Businesses and governments

Evaluate strategies which may be used by businesses and governments to improve the competitiveness of a country’s goods and services. Competitiveness is the ability of a firm or a nation to offer goods and services that meet the quality standards of the local people and world markets at prices that are competitive and provide adequate returns on the resources employed or consumed in producing them. 

Governments have an important role for improving the competitiveness of their country’s goods and services. Governments are able to change regulations and taxes according to what they believe about their country’s state of economy. For example, a government may decide to decrease the corporation tax in order to improve the competitiveness of a country’s goods and services. A decrease in the corporation tax will encourage new firms to set up and existing firms to invest. Corporation tax is a levy placed on the profit of a firm with different rates used for different levels or profits. They are taxes against profits earned by businesses during a given taxable period. 

If there is a decrease in the corporation tax, it means that firms will have an increased retained profit since less money goes to the government revenue. This will allow firms to use this money to improve competitiveness. More spending on investment will be possible which will increase productivity. If the firms invest on capital goods such as machinery that will benefit the firm by producing at lower cost, then the firm might able to set lower prices in order to improve price-competitiveness. For example the UK government reduced the headline corporation tax rate from 30% to 28% in 2007 Budget.

Reducing corporation tax increased the retained profits for UK firms that can plough back into investment projects. This should help to boost the UK capital stock. It should also help the UK to keep attracting foreign direct investment which improves the competitiveness furthermore since British firms may gain from the advanced technology and innovation of foreign multinationals. (Technology transfer) 

However, if the government decreases corporation tax, there might be some firms that decide to save the retained profits instead of spending on investment. This might be because there is a period of recession and firms might find it risky to invest. In addition many firms have chosen not to reinvest as they have been more concerned with making short term profits rather than investing in the future. If firms choose to save rather than invest their retained profits, a decrease in the corporation tax wouldn’t improve competitiveness.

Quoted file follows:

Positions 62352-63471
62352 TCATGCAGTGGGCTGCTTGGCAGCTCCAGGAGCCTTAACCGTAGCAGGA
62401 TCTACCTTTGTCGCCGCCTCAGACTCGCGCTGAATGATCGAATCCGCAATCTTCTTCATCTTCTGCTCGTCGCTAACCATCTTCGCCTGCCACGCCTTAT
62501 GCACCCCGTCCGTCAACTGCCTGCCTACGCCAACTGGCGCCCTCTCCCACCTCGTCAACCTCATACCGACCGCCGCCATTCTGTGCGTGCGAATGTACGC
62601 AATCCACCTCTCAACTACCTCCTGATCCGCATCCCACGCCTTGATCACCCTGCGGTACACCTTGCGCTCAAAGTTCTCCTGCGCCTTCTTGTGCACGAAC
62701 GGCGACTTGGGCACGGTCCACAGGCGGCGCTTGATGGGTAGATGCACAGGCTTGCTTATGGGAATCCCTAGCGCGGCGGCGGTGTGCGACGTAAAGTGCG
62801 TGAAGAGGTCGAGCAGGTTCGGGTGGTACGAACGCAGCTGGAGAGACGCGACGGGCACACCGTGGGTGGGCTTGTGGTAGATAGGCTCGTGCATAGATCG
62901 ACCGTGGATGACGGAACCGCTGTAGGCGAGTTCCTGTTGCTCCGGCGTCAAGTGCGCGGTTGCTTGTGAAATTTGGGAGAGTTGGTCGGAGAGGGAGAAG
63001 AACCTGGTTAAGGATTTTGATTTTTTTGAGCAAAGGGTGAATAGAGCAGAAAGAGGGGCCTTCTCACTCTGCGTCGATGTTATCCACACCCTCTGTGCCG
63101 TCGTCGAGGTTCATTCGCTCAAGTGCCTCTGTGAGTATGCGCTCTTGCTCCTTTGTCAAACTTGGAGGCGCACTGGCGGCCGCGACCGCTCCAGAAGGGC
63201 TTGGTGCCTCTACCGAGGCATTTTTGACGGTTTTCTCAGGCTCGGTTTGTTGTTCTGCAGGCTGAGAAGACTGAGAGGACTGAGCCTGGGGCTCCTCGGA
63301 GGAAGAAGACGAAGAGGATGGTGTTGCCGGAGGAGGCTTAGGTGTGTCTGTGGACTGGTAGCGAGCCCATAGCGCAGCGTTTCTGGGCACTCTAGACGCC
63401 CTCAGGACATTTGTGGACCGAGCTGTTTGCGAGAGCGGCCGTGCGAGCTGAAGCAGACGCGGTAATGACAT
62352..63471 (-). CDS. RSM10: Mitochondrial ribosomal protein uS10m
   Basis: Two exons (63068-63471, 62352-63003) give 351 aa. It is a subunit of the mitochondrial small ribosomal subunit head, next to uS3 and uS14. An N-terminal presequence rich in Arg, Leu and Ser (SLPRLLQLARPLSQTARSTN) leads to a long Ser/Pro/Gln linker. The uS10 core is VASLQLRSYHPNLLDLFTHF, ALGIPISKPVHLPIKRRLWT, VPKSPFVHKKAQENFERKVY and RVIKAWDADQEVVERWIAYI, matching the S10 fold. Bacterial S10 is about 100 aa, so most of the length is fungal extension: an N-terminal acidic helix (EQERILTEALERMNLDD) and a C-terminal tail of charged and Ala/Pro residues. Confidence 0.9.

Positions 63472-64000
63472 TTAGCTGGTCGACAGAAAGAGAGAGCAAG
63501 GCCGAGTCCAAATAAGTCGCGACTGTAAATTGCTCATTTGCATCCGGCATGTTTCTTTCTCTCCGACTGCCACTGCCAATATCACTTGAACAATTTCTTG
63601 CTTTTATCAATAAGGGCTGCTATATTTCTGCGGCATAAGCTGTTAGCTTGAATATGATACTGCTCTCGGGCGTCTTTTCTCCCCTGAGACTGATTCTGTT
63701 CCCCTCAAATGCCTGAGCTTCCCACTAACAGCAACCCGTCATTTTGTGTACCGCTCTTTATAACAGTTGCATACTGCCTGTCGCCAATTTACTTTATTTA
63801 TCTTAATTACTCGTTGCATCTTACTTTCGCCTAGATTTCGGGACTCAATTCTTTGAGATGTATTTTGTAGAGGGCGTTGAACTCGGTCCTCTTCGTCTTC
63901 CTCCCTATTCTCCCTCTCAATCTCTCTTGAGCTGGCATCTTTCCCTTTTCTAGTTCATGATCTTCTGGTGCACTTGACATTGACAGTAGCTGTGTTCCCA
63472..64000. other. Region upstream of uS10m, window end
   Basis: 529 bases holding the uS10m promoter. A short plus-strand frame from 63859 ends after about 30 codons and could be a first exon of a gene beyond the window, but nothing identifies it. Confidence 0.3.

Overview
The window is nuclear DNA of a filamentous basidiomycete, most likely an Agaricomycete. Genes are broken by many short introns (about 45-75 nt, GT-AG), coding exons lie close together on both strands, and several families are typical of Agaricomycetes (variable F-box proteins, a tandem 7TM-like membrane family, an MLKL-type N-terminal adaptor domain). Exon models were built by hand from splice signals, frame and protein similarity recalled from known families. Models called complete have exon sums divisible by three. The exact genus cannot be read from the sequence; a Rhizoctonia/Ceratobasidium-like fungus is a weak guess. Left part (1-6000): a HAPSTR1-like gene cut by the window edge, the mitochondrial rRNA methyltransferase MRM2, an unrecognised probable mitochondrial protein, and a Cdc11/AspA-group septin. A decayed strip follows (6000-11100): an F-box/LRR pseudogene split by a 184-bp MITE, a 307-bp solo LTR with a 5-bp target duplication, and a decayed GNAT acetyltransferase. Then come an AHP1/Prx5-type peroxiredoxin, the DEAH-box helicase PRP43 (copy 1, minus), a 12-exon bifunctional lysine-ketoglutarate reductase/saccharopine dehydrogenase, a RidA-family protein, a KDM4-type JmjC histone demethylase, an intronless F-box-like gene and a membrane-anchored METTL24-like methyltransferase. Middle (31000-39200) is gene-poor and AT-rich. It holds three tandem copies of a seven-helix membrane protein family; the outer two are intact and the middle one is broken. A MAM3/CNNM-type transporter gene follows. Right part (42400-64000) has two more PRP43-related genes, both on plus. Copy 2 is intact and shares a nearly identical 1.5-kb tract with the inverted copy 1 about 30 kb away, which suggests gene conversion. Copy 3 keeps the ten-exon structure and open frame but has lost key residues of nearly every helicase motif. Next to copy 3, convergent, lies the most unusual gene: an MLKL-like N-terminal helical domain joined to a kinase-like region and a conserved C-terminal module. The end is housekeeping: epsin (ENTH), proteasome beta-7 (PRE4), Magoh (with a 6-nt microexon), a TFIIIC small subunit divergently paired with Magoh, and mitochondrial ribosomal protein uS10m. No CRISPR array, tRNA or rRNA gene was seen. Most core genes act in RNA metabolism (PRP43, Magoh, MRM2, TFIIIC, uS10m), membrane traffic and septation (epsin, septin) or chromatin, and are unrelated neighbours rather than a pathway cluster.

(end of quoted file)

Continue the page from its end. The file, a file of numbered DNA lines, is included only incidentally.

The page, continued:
Another measure to improve competitiveness is to increase government spending on education and training. If the government can improve the quality of teaching in schools and universities and encourage more people to go to university, then this should lead to increase in productivity of the workforce in the future. Greater productivity will lead to greater efficiency in firms which will in turn lead to lower average costs of production. This may improve the price competitiveness of UK goods and services. In addition it would improve the non price competitiveness since a more educated workforce is likely to be able to be more creative and innovative. Greater innovation should lead to better quality products and the creation of patents, copyrights, brands etc.

However, increased spending on education and training by the government does not always lead to increased global competitiveness. It will depend greatly on exactly how the money is spent. For example expenditure for improving school buildings or Ofsted inspections may not necessarily improve the effectiveness of the teachers and the quality of education. On the other hand spending on training teachers and advancing their professional development, might be a more effective means of improving educational standards in the future and increasing productivity. However even in this case the effects are not likely materialise until the longer term.